Mr T:    Mm. Yes.

[chat about Witham books and history etc., then about names of people on pictures of Masonic Lodge (JG’s photos M2020 and M2021), not noted]

Q:    So was there a Witham [Mason’s] Lodge as well?

Mr T:    There was a Witham Lodge. He was part of Witham Lodge, he was part of Hatfield Peverel Lodge, and he was also part of Tollesbury Lodge.

Q:    Well. So that kept him busy.

Mr T:    Yes, it caused a few problems but …

Q:    Really, what way?

Mr T:    It takes one person to stop anybody joining. Now when my eldest sister got married, and she married a Purcell, he would not would not have his, the fellow she married, his father would not have his photos taken with anybody, on the day. And that was a lot of other things, I think, that I don’t know anything about, that went on. Having that happen, this fellow wanted to join Witham Lodge. My father said no. And I can recall them coming to mother’s house regularly, begging him to change his mind, and he wouldn’t. So he never did join the Lodge. And that’s how secretive it is. Takes a bit of believing, but … And from that day onwards, I did get asked if I would like to join, to which I said no, and I told them the reason why. Said I don’t believe in that sort of thing. So that was it.

Q:    So obviously it was a big important thing to him, the Lodge.

Mr T:    I think it was in those days to most people that got into it.

Q:    Yes, you can understand it can’t you.
[more chat about photos, not noted]

Mr T:    I can recall when he died, the Witham Lodge were up my house, or our house, within twenty-four hours, collecting all his things.

Q:    Really?

Mr T:    Cause of the little apron they wear, and various bits and pieces, they took the lot, before we got a chance to look at them, even.
[more chat about photos and papers, not noted]

Q:    [reading] Wounded in right shoulder. So did he, were you aware that he was …

Mr T:    Oh yes, he carried coal with it. He used to carry coal like this, [???] through here, he carried coal like this. I’ve tried it and nearly strangled myself.

Q:    What, with his other arm round?

Mr T:    Yes. And he carried coal like that.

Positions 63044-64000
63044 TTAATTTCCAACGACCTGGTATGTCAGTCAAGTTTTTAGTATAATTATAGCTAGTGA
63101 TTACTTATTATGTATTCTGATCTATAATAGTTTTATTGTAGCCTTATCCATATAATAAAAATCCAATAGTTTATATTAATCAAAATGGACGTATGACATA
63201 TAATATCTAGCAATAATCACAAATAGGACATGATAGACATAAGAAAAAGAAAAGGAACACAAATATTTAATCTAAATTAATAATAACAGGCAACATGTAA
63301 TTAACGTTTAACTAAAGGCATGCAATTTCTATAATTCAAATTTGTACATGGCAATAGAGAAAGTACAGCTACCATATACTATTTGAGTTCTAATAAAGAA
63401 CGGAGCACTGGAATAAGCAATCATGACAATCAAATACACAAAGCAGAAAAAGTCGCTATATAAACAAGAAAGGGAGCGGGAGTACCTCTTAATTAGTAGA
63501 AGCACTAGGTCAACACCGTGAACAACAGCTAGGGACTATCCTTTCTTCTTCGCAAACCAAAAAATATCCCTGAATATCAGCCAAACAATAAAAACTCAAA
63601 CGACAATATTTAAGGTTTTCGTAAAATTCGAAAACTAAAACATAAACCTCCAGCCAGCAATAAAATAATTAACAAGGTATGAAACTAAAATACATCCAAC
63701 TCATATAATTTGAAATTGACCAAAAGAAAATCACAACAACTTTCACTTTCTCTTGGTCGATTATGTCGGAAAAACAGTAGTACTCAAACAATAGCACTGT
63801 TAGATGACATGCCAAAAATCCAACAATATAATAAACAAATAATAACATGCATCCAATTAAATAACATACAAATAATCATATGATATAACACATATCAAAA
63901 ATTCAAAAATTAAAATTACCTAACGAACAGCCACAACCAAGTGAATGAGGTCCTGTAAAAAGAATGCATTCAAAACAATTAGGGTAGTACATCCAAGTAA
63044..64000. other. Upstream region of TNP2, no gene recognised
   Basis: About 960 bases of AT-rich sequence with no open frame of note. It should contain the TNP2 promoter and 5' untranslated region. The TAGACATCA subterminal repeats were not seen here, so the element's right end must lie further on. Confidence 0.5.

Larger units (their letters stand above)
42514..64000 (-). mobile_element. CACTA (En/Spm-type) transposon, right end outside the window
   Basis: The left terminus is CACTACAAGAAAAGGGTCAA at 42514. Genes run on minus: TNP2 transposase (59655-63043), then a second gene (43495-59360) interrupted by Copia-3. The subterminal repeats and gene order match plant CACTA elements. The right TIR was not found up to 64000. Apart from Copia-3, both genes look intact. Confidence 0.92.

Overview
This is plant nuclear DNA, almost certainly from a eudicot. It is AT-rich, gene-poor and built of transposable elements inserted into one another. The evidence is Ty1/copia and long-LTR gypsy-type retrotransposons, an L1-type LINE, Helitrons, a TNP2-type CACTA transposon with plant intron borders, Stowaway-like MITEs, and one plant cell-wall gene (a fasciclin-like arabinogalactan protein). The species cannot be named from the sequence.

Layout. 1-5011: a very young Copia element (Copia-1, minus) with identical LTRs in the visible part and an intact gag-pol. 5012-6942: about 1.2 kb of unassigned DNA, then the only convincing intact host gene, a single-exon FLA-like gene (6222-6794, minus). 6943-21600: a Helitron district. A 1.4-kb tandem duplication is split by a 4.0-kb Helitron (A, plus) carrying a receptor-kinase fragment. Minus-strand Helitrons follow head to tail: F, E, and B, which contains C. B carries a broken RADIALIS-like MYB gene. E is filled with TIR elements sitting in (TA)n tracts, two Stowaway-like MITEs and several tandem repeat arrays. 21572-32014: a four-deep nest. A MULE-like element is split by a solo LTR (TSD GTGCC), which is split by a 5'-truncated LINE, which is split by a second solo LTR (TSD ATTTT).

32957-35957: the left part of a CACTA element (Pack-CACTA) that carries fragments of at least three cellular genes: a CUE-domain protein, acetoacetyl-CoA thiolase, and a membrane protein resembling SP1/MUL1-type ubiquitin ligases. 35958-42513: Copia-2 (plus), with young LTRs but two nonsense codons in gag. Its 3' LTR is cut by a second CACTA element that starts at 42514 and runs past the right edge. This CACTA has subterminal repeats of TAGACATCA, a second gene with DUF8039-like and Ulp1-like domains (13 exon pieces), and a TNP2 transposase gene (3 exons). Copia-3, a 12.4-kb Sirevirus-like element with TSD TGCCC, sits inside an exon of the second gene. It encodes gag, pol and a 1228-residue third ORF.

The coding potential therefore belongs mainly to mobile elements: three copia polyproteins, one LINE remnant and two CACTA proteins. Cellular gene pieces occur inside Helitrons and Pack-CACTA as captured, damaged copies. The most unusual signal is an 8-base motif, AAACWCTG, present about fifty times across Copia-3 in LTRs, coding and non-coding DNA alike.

Q:    So his right arm was the one …

Mr T:    His right arm was the one that was injured and they told him evidently that, as I gather, it would only last a few years, but it lasted him his life-time.

Q:    You say he put his hand over his shoulder.
[more chat about papers, photos etc also about Essex Regiment Museum, not noted]

Q:    So you didn’t really know much about this until he died? How much did you know ?

Mr T:    No, didn’t know much at all, because basically he never spoke about it, could never talk to him about anything like that, any rate, he would never say anything about it. So, very difficult man to talk to, to get anything out of. He was a true old Victorian type, if you know what I mean, and, it’s difficult.

Q:    So what was your mother like, then?

Mr T:    Mother, if it wasn’t for mother, I would not have had anything, put it that way. I think, looking at it now, probably mother was a bit frightened of him. He was that sort of bullish sort of character. Maybe the fact that, when he was a young age, taken prisoner, we don’t know what went on, like the last World War, we don’t know what went on. A lot of them will not talk about it. And the more you go to France and see how close the lines were, it must have been hell. I mean, we went up onto a hill, Hill 62, over there, and looked down where the Canadians fought. And the fellow who took us onto there said all this area was one sea of mud. And you can’t imagine just what they’re talking about exactly. Very interesting, I got involved in it quite a lot, and been around all over the place over there looking at things.